Report of Lieut. Gen. Ulysses S. Grant, U. S. Army, commanding armies of the United States, of operations march, 1864-May, 1865.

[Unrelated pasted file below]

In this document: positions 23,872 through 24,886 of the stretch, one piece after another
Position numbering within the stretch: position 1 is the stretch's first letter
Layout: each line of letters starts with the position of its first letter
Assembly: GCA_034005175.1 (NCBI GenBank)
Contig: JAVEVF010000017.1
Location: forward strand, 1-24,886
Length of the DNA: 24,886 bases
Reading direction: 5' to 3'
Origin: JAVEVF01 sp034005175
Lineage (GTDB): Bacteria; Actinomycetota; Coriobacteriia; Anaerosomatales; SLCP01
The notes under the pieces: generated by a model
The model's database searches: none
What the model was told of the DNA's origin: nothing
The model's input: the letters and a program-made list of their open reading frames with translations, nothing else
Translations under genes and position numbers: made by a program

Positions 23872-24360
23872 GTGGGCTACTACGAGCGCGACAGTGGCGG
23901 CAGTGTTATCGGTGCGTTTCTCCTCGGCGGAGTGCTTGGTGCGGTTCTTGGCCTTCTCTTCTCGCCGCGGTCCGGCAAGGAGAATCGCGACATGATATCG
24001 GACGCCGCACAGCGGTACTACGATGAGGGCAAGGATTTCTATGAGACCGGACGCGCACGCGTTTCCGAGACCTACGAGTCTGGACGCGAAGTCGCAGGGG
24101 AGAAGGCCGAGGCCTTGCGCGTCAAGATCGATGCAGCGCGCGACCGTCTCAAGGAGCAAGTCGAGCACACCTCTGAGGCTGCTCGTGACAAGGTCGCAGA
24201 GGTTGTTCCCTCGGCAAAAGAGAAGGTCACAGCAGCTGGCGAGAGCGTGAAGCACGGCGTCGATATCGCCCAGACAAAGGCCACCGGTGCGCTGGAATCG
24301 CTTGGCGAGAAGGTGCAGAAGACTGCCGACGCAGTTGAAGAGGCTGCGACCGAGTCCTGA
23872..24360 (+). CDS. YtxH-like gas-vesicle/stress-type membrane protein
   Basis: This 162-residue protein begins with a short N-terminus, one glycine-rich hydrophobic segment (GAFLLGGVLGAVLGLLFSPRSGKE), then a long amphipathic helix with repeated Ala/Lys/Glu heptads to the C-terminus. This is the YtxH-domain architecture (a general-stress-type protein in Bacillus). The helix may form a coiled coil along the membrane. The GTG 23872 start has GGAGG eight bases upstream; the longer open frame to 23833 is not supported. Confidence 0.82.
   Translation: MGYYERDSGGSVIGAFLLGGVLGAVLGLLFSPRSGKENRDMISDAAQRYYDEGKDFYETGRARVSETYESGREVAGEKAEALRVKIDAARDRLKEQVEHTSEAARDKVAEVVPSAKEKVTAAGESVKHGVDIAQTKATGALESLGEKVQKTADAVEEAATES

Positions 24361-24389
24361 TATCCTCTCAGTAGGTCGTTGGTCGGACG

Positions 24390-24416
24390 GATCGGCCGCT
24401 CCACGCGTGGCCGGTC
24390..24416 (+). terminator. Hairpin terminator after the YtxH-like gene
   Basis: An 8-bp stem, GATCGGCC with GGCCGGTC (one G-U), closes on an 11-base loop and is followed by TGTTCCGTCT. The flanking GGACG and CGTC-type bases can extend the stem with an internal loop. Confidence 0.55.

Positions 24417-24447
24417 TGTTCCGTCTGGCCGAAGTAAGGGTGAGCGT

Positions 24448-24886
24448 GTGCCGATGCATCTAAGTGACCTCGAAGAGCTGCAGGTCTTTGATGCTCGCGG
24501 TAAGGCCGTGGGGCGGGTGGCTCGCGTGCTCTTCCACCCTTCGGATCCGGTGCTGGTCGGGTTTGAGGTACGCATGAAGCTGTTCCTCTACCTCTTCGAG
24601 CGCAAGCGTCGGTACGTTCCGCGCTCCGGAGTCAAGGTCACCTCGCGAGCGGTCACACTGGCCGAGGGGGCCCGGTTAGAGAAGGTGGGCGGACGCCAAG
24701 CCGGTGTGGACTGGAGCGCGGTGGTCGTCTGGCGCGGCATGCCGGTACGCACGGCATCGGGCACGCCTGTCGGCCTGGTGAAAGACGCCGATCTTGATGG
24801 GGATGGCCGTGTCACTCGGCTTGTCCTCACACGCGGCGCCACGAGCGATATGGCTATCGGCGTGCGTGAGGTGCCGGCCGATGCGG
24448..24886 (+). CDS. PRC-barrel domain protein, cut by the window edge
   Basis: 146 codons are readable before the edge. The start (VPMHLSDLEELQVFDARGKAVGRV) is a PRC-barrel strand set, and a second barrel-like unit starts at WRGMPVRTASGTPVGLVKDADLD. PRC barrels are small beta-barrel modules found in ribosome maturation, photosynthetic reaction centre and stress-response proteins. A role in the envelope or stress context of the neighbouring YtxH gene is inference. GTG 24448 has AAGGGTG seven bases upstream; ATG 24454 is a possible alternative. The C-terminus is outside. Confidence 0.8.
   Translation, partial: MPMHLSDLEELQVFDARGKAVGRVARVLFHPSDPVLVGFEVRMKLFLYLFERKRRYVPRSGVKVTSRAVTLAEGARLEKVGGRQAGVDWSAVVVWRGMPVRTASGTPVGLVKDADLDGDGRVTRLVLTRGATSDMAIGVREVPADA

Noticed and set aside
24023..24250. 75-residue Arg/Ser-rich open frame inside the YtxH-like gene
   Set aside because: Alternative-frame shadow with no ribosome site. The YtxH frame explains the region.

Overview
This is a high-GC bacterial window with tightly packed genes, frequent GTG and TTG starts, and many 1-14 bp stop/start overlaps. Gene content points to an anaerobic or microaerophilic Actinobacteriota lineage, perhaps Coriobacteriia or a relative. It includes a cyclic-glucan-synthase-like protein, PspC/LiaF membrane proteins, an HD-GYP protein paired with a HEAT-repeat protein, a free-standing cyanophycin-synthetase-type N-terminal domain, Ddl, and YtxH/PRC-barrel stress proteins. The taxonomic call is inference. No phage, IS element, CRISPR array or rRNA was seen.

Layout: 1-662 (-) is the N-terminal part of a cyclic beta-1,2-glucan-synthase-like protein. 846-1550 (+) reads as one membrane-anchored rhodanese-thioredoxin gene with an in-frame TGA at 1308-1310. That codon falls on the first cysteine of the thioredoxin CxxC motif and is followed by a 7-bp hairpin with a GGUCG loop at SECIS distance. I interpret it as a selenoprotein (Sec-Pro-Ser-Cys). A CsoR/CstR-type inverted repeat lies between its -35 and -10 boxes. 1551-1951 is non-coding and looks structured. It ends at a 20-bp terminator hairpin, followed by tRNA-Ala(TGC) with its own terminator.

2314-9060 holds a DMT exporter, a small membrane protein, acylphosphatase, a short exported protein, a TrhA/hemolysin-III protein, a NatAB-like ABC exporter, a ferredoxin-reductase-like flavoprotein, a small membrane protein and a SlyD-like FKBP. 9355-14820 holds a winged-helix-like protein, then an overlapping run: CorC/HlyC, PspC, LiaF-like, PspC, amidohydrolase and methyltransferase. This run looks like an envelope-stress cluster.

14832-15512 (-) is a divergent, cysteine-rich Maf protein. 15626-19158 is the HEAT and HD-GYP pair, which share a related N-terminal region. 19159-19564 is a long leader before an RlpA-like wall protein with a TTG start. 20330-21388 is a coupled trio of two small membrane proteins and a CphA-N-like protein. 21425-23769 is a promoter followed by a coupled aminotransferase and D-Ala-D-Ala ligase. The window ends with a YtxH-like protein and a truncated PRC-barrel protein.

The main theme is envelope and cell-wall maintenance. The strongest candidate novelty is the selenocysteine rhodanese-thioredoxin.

United States from the date of my appointment to command the same: From an early period in the rebellion I had been impressed with the idea that active and continuous operations of all the troops that could be brought into the field, regardless of season and weather, were necessary to a speedy termination of the war. The resources of the enemy and his numerical strength were far inferior to ours, but as an offset to this we had a vast territory, with a population hostile to the Government, to garrison, and long lines of river and railroad communications to protect, to enable us to supply the operating armies. The armies in the East and West acted independently and without concert, like a balky team, no two ever pulling together, enabling the enemy to use to great advantage his interior lines of communication for transporting troops from east to west, re-enforcing the army most vigorously pressed, and to furlough large numbers, during seasons of inactivity on our part, to go to their homes and do the work of producing for the support of their armies. It was a question whether our numerical strength and resources were not more than balanced by these disadvantages and the enemy's superior position.